Federal File: Education fete; Not dead yet; Appointment watch; Count Cavazos in; Hometown politics
Representative Augustus F. Hawkins was honored for his "lifelong commitment in support of education" at the Committee for Education Funding's fourth annual Congressional awards dinner last week.
The California Democrat, who is chairman of the Education and Labor Committee, is the only person to have received two awards from the organization.
But Mr. Hawkins would like to change that. In his speech, he suggested that the award should also go to Representative William H. Natcher, the Kentucky Democrat who heads a key appropriations panel.
Both men received a "distinguished service award" last year from the cef
Is the Committee for Education Funding running out of honorees so soon?
"We sure wish there were more champions to throw bouquets at," one lobbyist said.
While the cef has honored Republicans, last week's fete had a definite partisan tone. Representative Dale E. Kildee, the Michigan Democrat who received an award for his service on education and budget committees, was the most direct about it.
"I'm still trying to teach," said Mr. Kildee, a former educator. "I'm trying to teach President Bush to be the education President. But he's a slow learner."
Mr. Kildee then noted that the other presidents who called the governors together for a summit spent money on the problems at hand afterward.
"But this is going to be a byo summit," he said.
President Bush's education initiative may not die in the House Education and Labor Committee after all.
Committee aides say that Representative Hawkins may be softening his criticism of the package, and that he has agreed to hold a second hearing on the bill.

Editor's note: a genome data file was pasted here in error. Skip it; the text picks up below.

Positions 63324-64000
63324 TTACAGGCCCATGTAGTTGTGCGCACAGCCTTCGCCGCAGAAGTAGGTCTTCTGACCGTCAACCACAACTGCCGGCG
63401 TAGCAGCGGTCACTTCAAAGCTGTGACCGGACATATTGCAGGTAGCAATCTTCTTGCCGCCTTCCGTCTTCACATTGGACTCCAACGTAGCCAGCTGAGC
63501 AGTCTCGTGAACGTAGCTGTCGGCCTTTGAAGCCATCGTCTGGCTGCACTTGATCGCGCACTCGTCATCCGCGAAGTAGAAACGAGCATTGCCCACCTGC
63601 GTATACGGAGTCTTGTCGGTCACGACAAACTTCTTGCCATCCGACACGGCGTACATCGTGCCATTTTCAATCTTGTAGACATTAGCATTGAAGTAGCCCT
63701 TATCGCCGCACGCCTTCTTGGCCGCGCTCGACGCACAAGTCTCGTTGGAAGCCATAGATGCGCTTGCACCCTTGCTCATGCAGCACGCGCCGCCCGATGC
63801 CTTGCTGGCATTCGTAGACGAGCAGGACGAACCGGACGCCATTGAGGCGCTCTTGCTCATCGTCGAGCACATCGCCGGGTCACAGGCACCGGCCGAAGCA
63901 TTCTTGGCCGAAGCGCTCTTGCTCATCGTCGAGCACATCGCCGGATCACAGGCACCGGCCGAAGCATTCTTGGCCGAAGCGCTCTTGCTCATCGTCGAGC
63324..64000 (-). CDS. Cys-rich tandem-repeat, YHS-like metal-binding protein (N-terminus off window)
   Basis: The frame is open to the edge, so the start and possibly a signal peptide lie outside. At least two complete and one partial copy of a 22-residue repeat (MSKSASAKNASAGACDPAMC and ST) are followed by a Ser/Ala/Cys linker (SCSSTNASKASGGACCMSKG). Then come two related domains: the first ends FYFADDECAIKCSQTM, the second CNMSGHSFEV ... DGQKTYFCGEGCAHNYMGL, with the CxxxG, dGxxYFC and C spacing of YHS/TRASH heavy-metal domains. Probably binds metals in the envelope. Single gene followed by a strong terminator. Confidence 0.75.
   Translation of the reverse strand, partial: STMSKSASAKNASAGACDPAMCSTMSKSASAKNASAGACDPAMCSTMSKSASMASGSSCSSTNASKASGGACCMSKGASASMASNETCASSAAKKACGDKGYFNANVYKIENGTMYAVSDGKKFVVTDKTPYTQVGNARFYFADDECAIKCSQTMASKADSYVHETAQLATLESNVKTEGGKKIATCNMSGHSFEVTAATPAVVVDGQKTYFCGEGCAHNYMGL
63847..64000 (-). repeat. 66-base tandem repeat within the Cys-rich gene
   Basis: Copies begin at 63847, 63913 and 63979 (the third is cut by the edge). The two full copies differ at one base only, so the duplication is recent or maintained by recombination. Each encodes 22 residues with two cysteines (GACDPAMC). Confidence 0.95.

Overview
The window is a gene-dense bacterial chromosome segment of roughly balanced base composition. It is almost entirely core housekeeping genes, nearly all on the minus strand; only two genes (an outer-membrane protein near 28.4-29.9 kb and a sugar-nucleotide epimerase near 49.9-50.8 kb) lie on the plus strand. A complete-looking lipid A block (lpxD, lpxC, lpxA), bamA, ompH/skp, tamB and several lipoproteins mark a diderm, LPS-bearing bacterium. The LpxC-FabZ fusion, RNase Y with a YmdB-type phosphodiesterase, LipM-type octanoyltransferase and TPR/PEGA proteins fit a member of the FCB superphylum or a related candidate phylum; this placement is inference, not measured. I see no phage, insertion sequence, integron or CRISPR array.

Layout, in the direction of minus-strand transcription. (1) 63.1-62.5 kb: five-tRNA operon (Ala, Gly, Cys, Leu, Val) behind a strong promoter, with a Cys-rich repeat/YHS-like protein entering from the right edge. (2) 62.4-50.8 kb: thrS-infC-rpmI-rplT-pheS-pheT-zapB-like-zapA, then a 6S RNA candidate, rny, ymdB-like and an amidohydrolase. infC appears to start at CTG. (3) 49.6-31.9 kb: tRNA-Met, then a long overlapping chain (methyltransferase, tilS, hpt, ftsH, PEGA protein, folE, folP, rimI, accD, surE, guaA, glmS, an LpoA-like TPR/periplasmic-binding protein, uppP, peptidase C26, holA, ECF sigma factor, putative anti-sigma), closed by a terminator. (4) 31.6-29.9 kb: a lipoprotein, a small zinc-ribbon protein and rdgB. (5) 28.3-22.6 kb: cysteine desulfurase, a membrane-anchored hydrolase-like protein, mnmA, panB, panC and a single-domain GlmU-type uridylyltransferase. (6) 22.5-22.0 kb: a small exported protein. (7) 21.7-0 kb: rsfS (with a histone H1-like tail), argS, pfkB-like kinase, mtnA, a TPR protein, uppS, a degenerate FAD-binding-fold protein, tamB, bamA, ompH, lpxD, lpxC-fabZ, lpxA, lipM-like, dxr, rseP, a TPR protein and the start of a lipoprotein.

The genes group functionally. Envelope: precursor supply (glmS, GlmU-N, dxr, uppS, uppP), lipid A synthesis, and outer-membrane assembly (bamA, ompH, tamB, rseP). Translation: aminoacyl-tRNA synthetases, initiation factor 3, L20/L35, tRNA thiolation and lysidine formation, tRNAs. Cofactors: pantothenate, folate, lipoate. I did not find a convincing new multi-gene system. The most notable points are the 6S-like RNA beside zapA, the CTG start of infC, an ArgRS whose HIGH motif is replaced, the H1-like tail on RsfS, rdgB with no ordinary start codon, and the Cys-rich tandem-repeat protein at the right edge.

"A lot depends on what the [Administration] can live without," said a Republican aide, noting that Mr. Hawkins is opposed to a new magnet-schools program to aid districts seeking to open such schools for purposes other than desegregation.
With the Bush Administration eight months old, the Education Department still has three top-level vacancies for which the President has yet to announce a nominee. But the department is apparently in better shape than many other agencies.
According to a survey by the House Democratic Study group, 55 percent of the federal jobs to be filled by Presidential appointees were vacant as of Sept. 18.
As of that date, 6 of 16 such education posts were open, a vacancy rate of 37 percent. Two more slots have since been filled, leaving 4 vacancies--a mere 25 percent.
Department officials say Secretary Lauro F. Cavazos sent his choices for all the posts to the White House months ago.
Still open are assistant-secretary positions in civil rights, vocational and adult education, and elementary and secondary education, and the directorship of the National Institute on Disability and Rehabilitation Research.
Nine top-level officials, including the Secretary, are in office; three more await Senate confirmation.
Secretary Cavazos met with higher-education representatives recently to tell them he will be actively involved when the Higher Education Act is reauthorized next year, and that he is interested in their opinions.
That might not sound momentous, but the department has a reputation for locking itself out of deliberations on programs it manages.
This spring, the Administration's proposals for the Vocational Education Act were sent to Capitol Hill the day a House panel approved its bill.
In 1986, the last time the hea was renewed, ed's plan did not arrive until the House had passed its bill and Senate panel members were poised to vote on theirs.
"I don't need to talk about previous track records on drafting legislation," Charles E.M. Kolb, deputy undersecretary for planning, budget, and evaluation, reportedly said at the Sept. 19 meeting.
Representative Major R. Owens said recently he has asked his staff to develop an amendment that would bar states from getting federal funding if they have "discriminatory" school-funding formulas.
Such an amendment would have broad implications, but it is probably aimed at education officials in the Democrat's home state of New York.
States that distribute school aid based on student-attendance counts, rather than on enrollment--as is the case in New York--are discriminating against inner-city students, "and they know it," he said.
Mr. Owens's district includes parts of New York City, where officials have complained for years that the state's attendance-based funding formula shortchanges the city's schools.
The lawmaker, who chairs the Select Education Subcommittee, made his remarks at a recent hearing.
Mr. Owens vowed to attach the amendment to "all education bills, and any other bills we can get it on."--ws & jm
Vol. 09, Issue 05